Pregnant bears that enter dens in the wild are generally undisturbed and do not eat, drink, or defecate for months. In contrast, non-pregnant bears do not spend the winter in dens. Zoos do their best to mimic wild conditions most appropriate for their bears so an accurate pregnancy test would be very helpful in guiding the management strategy throughout the winter season. Pregnant bears could be properly isolated with minimal disruption while being closely monitored by camera 24/7 in anticipation of a birth, whereas non-pregnant females would be allowed to enjoy the cool winter season swimming and socializing out on exhibit with male and/or female counterparts.
“Figuring out which component of the samples Elvis recognizes in the pregnant bears may allow us to work backwards and finally identify the polar bear pregnancy factor, once and for all,” said Dr. Curry. “In addition, we are considering how sniffer dogs can continue to be trained and work in both the wild and zoos to help save some of the world’s most endangered animals.”
There is growing interest in the utilization of dogs for medical purposes. Trained sniffer dogs are employed in a variety of roles, including the detection of food allergens, the onset of seizures in epileptics, and alterations in blood sugar in diabetics. Some groups have even trained dogs to distinguish breath, blood, and fecal samples originating from human patients with lung, ovarian, and colon cancers from those of healthy individuals.
Polar bears depend on sea ice for everything (hunting, denning, finding mates). Global warming is causing a decrease in the amount of sea ice, which in turn has shortened the hunting season, so polar bears have less time to hunt and put on enough fat to survive the summer months. Polar bears have been listed as a Threatened Species under the Endangered Species Act. The number of polar bears in the wild is expected to decline primarily due to starvation and decreased reproduction. At the 2009 meeting of the IUCN Polar Bear Specialist Group, scientists reported that of the 19 subpopulations of polar bears: 8 are declining, 3 are stable, and only 1 is increasing (data not available for the other 7).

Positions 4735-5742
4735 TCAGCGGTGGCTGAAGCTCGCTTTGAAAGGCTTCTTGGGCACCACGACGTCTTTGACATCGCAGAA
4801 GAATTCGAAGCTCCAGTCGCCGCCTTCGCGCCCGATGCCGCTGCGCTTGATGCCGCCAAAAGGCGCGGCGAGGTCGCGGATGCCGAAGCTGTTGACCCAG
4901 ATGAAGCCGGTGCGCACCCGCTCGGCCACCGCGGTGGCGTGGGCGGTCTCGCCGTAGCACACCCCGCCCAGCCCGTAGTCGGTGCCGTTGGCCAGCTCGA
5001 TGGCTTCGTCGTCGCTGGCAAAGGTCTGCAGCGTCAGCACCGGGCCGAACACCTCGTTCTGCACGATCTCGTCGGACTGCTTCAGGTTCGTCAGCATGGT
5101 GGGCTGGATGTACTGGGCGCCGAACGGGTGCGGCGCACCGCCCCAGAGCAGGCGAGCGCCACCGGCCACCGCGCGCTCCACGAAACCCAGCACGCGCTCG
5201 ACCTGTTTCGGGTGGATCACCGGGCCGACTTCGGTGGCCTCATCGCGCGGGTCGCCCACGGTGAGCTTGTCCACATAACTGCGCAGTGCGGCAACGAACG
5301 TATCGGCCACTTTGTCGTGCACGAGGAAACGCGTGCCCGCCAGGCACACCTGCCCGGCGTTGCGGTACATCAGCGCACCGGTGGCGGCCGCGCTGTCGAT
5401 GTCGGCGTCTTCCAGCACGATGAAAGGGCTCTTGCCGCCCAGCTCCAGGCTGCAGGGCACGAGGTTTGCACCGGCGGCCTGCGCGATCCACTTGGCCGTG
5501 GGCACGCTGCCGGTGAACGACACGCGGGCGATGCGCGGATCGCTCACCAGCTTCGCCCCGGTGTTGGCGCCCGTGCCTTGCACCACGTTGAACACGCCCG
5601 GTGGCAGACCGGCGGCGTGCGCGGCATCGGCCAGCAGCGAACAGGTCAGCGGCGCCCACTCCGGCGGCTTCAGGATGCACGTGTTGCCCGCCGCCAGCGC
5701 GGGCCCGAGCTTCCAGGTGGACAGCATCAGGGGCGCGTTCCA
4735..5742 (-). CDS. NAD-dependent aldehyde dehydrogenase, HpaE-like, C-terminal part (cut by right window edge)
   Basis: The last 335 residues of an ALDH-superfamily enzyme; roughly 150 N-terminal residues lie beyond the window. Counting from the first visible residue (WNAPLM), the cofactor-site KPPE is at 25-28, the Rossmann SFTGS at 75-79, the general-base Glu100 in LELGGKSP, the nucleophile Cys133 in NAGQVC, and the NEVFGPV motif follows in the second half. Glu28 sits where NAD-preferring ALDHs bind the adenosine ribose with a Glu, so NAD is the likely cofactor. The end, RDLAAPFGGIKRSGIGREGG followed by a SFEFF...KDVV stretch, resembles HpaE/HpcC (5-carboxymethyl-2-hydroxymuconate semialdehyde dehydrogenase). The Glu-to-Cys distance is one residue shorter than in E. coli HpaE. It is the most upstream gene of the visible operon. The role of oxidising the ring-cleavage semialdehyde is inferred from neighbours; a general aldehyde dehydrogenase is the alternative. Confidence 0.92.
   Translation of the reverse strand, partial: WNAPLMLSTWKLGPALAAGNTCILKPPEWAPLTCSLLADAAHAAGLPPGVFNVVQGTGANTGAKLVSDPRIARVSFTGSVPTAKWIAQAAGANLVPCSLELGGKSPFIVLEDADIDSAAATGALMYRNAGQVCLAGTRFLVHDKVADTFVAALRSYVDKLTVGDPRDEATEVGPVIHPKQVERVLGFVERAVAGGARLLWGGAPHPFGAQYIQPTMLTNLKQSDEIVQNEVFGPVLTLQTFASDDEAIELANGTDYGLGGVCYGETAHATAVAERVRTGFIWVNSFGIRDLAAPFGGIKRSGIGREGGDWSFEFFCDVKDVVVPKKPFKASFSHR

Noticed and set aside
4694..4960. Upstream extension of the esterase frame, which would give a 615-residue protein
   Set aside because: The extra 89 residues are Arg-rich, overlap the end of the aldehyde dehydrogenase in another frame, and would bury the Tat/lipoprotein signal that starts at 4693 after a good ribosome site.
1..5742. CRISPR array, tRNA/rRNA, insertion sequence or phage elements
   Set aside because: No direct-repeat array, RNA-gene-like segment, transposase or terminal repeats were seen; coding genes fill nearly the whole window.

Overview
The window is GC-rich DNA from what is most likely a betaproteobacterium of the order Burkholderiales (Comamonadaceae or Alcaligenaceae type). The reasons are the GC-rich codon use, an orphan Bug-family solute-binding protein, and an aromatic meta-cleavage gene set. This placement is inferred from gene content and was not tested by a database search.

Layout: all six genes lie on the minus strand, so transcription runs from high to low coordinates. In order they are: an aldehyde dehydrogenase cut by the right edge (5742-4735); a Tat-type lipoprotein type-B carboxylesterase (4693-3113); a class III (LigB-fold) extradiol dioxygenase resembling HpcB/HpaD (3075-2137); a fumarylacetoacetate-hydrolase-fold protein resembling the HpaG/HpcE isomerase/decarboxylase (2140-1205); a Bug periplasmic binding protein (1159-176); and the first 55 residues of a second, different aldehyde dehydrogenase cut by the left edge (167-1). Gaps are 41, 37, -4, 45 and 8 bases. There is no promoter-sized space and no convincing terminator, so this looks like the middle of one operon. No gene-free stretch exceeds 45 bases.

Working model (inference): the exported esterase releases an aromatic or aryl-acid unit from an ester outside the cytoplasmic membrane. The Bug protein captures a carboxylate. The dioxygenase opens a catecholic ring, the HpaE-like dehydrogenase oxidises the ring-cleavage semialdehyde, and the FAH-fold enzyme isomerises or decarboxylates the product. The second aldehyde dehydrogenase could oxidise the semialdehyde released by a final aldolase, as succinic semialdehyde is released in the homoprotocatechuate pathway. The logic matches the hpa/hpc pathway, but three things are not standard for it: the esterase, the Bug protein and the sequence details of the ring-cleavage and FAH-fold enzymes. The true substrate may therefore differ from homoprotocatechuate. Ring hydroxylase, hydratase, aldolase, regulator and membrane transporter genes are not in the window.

Unless we take action to reduce the greenhouse gas emissions responsible for global warming, we could lose 2/3 of the world’s polar bears by mid-century and all of them by the end of the century. “Polar bears are a high profile, flagship species for conservation. Scientists are diligently trying to learn all we can about them, in both the wild and zoos, as we develop action plans for their survival,” said Dr. Curry. “It is not unlikely that working with Elvis will be a critical factor in unlocking the mysteries of polar bear reproduction, contributing towards saving one of the world’s most beloved animals.”